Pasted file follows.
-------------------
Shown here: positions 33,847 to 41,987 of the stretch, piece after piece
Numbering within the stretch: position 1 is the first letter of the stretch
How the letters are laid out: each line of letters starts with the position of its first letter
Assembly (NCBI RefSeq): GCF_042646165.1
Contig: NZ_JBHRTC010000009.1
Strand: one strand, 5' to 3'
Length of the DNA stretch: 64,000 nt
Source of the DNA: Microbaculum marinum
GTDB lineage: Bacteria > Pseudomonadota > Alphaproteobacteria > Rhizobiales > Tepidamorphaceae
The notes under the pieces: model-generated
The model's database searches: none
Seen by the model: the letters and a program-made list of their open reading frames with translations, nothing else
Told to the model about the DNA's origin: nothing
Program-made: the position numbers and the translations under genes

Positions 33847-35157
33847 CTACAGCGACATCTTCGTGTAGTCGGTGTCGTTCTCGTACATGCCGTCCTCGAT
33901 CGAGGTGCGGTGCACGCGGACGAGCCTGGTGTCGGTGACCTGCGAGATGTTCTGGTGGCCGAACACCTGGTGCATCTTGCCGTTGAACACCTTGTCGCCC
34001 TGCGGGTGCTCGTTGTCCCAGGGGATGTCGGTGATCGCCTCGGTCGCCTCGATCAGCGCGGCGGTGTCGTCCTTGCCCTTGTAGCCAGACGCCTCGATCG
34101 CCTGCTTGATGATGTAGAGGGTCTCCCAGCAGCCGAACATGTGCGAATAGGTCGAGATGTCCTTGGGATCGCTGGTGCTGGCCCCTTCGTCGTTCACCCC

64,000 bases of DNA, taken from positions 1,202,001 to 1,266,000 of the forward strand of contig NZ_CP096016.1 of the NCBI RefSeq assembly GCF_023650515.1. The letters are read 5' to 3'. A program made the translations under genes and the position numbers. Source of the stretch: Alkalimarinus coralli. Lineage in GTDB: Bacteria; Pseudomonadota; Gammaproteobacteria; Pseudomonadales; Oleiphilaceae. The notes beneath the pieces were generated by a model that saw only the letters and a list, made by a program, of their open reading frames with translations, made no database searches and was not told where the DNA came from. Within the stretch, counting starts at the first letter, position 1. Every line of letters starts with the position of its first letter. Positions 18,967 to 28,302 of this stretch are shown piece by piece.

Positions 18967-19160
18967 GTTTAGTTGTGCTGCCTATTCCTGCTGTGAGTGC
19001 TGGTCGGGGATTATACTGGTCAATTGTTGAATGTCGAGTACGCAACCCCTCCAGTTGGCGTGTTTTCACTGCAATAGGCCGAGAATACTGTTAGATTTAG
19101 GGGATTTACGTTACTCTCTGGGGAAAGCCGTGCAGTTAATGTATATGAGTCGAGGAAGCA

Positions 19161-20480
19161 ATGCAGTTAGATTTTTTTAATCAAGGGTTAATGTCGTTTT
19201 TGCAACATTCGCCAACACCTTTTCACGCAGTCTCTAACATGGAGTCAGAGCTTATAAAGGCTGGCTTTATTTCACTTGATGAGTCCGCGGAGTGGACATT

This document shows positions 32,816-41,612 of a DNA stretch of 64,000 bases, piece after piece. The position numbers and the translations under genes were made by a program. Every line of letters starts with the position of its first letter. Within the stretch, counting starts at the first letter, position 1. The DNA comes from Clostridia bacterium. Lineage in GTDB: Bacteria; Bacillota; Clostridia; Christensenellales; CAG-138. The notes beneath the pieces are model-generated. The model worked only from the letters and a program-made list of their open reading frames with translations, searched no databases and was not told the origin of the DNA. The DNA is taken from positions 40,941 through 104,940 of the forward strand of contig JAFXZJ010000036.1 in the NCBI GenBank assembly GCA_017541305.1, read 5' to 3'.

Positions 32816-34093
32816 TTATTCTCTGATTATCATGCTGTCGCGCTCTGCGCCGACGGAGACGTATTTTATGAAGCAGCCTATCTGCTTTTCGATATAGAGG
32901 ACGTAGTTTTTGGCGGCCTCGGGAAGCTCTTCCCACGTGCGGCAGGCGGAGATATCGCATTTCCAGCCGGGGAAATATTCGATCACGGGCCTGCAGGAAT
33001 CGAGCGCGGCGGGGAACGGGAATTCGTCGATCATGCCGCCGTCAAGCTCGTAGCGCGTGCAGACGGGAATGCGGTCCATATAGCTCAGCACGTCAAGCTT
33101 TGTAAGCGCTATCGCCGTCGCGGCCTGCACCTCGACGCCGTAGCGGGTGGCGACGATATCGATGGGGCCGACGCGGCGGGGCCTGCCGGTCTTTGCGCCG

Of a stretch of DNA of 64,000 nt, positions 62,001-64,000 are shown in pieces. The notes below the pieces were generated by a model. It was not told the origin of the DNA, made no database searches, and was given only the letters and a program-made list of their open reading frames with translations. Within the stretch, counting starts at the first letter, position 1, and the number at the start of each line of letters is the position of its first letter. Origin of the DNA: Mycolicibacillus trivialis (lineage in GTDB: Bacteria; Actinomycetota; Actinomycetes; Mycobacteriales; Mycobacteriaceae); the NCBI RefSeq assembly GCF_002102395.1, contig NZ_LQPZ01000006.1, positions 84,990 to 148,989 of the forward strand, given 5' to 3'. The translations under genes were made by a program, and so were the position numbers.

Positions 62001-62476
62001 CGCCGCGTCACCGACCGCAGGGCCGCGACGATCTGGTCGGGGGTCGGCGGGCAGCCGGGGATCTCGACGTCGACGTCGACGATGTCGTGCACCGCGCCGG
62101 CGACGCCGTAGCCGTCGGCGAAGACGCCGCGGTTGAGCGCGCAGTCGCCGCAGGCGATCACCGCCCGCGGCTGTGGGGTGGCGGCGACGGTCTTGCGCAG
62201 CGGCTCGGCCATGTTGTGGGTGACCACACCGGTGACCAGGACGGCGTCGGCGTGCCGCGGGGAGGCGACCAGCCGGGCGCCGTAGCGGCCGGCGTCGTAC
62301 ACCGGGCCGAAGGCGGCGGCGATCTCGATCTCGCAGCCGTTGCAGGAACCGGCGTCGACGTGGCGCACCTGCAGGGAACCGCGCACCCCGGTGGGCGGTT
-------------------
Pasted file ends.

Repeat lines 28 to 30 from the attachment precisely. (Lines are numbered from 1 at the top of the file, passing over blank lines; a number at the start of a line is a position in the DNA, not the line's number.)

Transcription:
This document shows positions 32,816-41,612 of a DNA stretch of 64,000 bases, piece after piece. The position numbers and the translations under genes were made by a program. Every line of letters starts with the position of its first letter. Within the stretch, counting starts at the first letter, position 1. The DNA comes from Clostridia bacterium. Lineage in GTDB: Bacteria; Bacillota; Clostridia; Christensenellales; CAG-138. The notes beneath the pieces are model-generated. The model worked only from the letters and a program-made list of their open reading frames with translations, searched no databases and was not told the origin of the DNA. The DNA is taken from positions 40,941 through 104,940 of the forward strand of contig JAFXZJ010000036.1 in the NCBI GenBank assembly GCA_017541305.1, read 5' to 3'.

Positions 32816-34093
32816 TTATTCTCTGATTATCATGCTGTCGCGCTCTGCGCCGACGGAGACGTATTTTATGAAGCAGCCTATCTGCTTTTCGATATAGAGG